And we can see a parameter just shine at us!

Encoding
Looks like ASCII is not for me!

So we have to define an “Encoding” do we? I used “UTF8” and modified my query…

EncodingIssueResolved
Eszett? More like EZ-zett!

And special characters are no longer an issue for us 🙂

 

Copying New Line Data out of SQL Server

 

A lot of the time, DBAs are asked to run adhoc reports for various business people and, more often than not, the expected medium for these reports is Excel.

Now for the most part this seems simple enough…

  • Run the T-SQL report
  • Highlight the results
  • Copy the results
  • Paste into an Excel worksheet

Simples!…right?

How do you deal with carriage returns though? New line feeds? Tabs? Commas when you’re trying to comma delimit?

Try and copy them into an Excel worksheet and what you’re going to get is confusion, alarm, and vexation.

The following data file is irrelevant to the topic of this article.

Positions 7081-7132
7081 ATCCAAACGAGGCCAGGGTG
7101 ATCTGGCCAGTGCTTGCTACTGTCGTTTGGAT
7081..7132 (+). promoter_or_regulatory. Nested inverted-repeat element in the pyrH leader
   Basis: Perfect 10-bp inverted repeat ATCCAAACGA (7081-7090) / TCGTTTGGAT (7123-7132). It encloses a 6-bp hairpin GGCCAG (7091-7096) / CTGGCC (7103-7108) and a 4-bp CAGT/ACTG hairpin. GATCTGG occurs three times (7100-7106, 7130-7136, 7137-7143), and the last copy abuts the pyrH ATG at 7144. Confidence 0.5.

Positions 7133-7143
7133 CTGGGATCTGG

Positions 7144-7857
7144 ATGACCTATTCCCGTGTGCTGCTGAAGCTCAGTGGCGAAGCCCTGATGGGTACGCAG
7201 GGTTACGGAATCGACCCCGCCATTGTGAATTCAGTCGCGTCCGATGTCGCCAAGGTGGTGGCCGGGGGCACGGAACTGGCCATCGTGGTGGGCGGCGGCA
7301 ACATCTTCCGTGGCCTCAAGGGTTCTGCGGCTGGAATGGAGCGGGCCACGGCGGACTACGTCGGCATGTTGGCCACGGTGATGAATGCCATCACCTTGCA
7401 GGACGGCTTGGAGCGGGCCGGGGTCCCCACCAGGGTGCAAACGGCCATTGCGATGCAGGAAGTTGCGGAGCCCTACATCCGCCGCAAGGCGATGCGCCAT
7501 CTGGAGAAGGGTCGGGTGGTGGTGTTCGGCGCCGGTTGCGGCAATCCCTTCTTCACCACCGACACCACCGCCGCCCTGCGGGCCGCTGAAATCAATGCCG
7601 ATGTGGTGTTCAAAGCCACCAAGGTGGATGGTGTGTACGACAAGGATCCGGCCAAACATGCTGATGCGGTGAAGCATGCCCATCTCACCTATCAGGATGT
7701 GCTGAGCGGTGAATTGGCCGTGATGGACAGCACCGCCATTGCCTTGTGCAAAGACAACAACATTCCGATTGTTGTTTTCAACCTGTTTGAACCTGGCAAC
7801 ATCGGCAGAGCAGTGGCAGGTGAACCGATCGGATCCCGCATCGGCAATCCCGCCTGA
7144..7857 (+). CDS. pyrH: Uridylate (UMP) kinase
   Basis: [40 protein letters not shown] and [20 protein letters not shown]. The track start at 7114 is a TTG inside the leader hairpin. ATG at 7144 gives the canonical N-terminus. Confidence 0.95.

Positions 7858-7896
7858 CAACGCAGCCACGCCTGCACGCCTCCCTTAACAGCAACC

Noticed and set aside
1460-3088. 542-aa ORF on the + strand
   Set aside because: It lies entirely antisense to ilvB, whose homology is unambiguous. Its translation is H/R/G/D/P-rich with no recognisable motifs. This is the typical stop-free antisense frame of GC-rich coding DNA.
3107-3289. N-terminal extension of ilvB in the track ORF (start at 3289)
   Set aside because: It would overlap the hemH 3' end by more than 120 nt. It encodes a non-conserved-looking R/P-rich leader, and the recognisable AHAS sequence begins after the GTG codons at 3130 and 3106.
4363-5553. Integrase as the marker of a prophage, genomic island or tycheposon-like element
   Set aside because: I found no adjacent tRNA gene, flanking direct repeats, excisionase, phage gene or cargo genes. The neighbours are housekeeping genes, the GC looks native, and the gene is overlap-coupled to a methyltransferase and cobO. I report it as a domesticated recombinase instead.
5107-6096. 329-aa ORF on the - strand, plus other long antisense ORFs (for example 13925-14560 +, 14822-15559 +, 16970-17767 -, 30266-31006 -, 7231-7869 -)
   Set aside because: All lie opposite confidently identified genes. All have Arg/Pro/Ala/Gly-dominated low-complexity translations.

Not exactly the clear reporting that the business people are hoping for.

So what can we do? Panic? Grab another coffee? Roll your “r’s”?

Yes, yes, and not yet…


Karaoke…

I have mentioned before that we can use CHAR(10) and CHAR(13) for new lines and carriage returns in SQL Server so I’ll leave it up to an exercise to the reader to create a table with these “troublesome” bits of information in them (plus if you came here from Google, I assume you already have a table with them in it).

For me, I’ve just created a single table dbo.NewLineNotes that has a single entry with a new line in it.

CopyingNewLineTwoLines
SQL Server is left, Report is right

So a straight-up copy and paste isn’t going to cut it here. If we have more than 1 row, we’re not going to get a 1 entry to 1 row in the report that we are looking for. How do people deal with this?

1 Way:

Well, depending on what tool you have, the answer could be as simple as a right-click and selecting “Open in Excel”

RedGate_OpenInExcel
Intact but on 1 line 🙂

Or Another: